A man’s search to find meaning in his life along St. James’ Way
They say the biggest tragedy in life is outliving one’s children. For Tom Avery (Martin Sheen) it’s one he has to endure as his son Daniel (Emilio Estevez in a cameo role) dies well before he will. Killed in an ominous weather change during the first day of walking St. James’ Way (El Camino de Santiago), Tom goes out to France to pick up his body. They had a bad relationship, as Daniel was a child yearning for adventure as opposed to his father’s career as an ophthalmologist to Tom’s disappointment, and his latest escapade was to walk from France to Spain to the Cathedral that houses the remains of St. James.
Seizing upon the moment, he opts to take the cremated remains of his son and finish the walk for him. Along the way he runs into three people who end up following the path with him. Yoost (Yorick van Waginingen) is from Holland and is walking to lose some weight. Sara (Deborah Kara Unger) is walking to get away from it all, intending to quit smoking as soon as she finishes the walk. And finally Jack from Ireland (James Nesbitt) joins them, an Irish travel writer with a case of writer’s block writing a book on the Camino and walking the path to get a better perspective on it. As they walk, Tom’s intensely personal journey becomes a collective journey as he discovers what’s been missing out of his life as he finishes up the epic journey his son couldn’t.
It’s an intensely personal film for Estevez, who collaborates with his father after directing his brother Charlie Sheen in Men at Work, and it’s also easily his best work to date. After a prestige picture misfire in Bobby, and a series of lighter fare before then, The Way represents a radical departure for Estevez. There’s a serious tone to his story-telling style as opposed to the lighter touch he’s had before. This is a story about the relationship between fathers and sons; it doesn’t hurt that he works with his actual father for the film.
They have a handful of scenes together early on, to establish his son’s decisions, and unlike many real life family members they have a familiar chemistry together. They don’t get long for the screen, as this is Tom’s journey and Daniel’s death, but the times they do have together we can see how their relationship has deteriorated. Its small touches from Estevez the actor that helps to bring out a brilliant performance from his father.
Martin Sheen is a rare actor in that he always manages to be strong in roles but doesn’t take many with a lot of meat to them in recent years. It’s a large role after a latter half of a career defined by The West Wing and smaller roles. Sheen still has some powerful acting chops as he’s given a role that could’ve gone into melodramatic camp and takes into a deeply personal one. Sheen actually walked the Camino almost a decade ago and thus he has a personal stake in it. He’s walked the path, not just pretended to, and it allows him to bring a depth to it. This is a story about a father privately mourning the death of his son but keeping it in like plenty of men do; by keeping it inside.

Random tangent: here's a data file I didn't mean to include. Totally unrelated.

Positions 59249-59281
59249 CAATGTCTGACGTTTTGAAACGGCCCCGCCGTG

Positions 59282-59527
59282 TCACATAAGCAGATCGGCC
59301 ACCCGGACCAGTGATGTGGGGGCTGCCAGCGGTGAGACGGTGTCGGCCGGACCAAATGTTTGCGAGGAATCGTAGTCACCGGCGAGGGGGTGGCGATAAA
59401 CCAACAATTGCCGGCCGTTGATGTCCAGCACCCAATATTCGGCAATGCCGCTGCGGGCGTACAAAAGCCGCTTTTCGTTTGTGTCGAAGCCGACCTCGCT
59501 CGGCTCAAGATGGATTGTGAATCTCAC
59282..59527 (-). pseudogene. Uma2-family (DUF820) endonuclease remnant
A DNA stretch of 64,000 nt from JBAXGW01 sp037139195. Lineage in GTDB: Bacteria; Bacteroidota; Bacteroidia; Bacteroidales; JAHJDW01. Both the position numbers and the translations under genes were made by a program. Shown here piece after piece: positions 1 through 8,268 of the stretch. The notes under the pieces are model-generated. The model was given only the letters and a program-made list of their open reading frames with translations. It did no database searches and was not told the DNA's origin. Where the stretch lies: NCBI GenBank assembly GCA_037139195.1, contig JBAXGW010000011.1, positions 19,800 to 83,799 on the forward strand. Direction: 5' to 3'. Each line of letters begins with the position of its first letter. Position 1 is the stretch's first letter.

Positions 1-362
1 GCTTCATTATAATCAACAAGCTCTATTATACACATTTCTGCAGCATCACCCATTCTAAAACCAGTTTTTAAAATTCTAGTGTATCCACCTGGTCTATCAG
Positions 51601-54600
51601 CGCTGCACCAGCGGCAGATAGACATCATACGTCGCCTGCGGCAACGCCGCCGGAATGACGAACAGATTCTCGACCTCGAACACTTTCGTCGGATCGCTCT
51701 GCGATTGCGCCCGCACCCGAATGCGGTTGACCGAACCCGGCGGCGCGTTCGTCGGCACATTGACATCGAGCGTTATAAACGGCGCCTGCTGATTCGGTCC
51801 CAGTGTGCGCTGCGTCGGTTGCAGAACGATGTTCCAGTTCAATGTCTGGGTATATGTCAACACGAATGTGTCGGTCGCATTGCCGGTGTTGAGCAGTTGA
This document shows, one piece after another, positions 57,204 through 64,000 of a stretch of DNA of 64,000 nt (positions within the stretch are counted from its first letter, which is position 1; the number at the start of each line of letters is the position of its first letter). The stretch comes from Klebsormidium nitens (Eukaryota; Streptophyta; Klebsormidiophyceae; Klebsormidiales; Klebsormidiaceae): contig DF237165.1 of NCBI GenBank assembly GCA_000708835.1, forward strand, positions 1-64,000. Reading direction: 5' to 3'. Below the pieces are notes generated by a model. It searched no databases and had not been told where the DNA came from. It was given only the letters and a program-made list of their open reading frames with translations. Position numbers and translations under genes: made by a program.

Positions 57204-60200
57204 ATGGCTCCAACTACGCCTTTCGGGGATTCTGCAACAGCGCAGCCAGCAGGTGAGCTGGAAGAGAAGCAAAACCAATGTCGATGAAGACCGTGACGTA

His finishing of the walk for his son is his mourning and the celebration of his life. Bonding with the three folks he bonds with on the trail, they’re all damaged like he is and through their journeys together winds up changing Tom. As much as we’d like to see more of the group, it’d take away from Tom’s journey. They help him grieve by making him find why he’s making the walk. At first he just opts to do it because he has Daniel’s gear and knows vaguely about it; he doesn’t want to go back to his life but doesn’t know what to do. They help him figure out his reasons behind it outside of just merely to finish it for his son; the film’s final moment, when they complete the journey, becomes remarkably poignant because of it.
If Martin Sheen doesn’t get nominated for Best Actor at next year’s Academy Awards for The Way it’ll be a shame, but it’ll be a bigger shame is the film itself doesn’t get nominated. It’s one of the year’s best.
Writer/Director: Emilio Estevez Notable Cast: Martin Sheen, Deborah Kara Unger, James Nesbitt, Yorick van Wageningen, Emilio Estevez
Scott Sawitz is an Inside Pulse original. He's also been featured on The Ultimate Fighter.com, Fox Sports.com, Nerdcore Movement.com, CagePotato.com, Inside Fights.com and Film Arcade.net (among others). When Scott isn't writing about film he's making his own. Check out Drunk Justice Productions right here.
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